Providencia and San Andres 2013


These notes are a result of a short cruise in this area in May 2013 on “Alba” our Hallberg Rassy 42.  Our draft is 2.0 metres (6’ 8”).

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This is a lovely little island about 100 miles off the Nicaraguan coast, which strangely belongs to Colombia. The island is sparsely populated and the locals are very friendly and helpful.  They mostly speak a version of patois, but English and Spanish are very common.  The tourist office is very helpful and, when we were there, they were handing out free copies of a "Cruising Guide to Colombia", which is well worth asking for because it contains reduced colour copies of the major charts for all of the Colombian coastline.

The lighthouse on Low Cay to the north of the island is supposed to be white flashing every 10 seconds, but it's actually white flashing twice every 8 seconds.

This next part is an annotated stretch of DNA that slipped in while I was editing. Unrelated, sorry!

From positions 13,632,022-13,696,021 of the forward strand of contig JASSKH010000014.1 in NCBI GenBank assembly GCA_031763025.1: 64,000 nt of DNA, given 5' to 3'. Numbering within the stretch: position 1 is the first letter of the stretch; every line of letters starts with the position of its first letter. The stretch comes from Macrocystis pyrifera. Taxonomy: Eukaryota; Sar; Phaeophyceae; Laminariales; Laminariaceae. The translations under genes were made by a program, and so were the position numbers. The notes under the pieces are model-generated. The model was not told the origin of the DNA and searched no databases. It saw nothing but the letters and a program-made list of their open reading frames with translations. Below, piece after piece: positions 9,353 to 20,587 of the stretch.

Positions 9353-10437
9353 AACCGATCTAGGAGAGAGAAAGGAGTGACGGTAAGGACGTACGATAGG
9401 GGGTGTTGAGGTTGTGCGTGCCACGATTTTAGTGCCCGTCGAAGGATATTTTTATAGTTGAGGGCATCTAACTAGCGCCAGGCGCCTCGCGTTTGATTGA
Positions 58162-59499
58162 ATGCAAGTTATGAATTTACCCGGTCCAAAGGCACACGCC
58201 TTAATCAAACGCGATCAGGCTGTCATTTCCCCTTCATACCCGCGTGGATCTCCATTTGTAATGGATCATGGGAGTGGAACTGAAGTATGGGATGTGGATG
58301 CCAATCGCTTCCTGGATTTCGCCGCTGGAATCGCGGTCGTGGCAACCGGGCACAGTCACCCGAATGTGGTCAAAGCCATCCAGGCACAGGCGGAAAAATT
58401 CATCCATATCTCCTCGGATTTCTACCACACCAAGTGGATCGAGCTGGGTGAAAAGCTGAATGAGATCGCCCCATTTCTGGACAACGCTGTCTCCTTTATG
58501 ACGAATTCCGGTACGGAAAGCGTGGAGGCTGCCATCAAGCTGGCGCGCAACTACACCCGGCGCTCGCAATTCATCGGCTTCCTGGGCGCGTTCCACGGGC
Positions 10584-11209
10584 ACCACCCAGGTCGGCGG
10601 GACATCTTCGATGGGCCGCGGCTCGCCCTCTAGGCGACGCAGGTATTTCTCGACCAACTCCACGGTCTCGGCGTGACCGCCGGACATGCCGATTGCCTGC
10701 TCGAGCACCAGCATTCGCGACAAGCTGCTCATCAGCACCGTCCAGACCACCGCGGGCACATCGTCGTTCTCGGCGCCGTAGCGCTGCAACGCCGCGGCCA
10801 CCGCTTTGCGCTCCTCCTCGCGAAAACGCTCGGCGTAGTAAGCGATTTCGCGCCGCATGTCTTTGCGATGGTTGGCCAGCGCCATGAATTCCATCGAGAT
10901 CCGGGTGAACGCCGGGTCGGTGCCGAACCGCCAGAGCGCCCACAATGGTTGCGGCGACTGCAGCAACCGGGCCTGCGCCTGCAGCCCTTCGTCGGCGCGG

The main channel into the anchorage is well buoyed and well lit, but the Navionics charts are incorrectly positioned - all features are actually 0.25 miles further west than shown on the charts.  We entered at night and had no problems - we trusted the buoys and ignored that chart plotter which showed us going over a very shallow reef.  

The main bay is very large, but less than three metres in most places.  Ferries come into the bay, so it's important to stay to the west of a line from the green buoy to the ferry dock. We anchored in 3 metres depth, 100 metres to the north-east of the green buoy.  It's quite far into the town by dinghy, but we had a good breeze all of the time and no mosquitoes.  The outer parts of the bay can get a little rolly when the wind is in the north, but in the two weeks that we were there, we only had one day where we had a slight roll.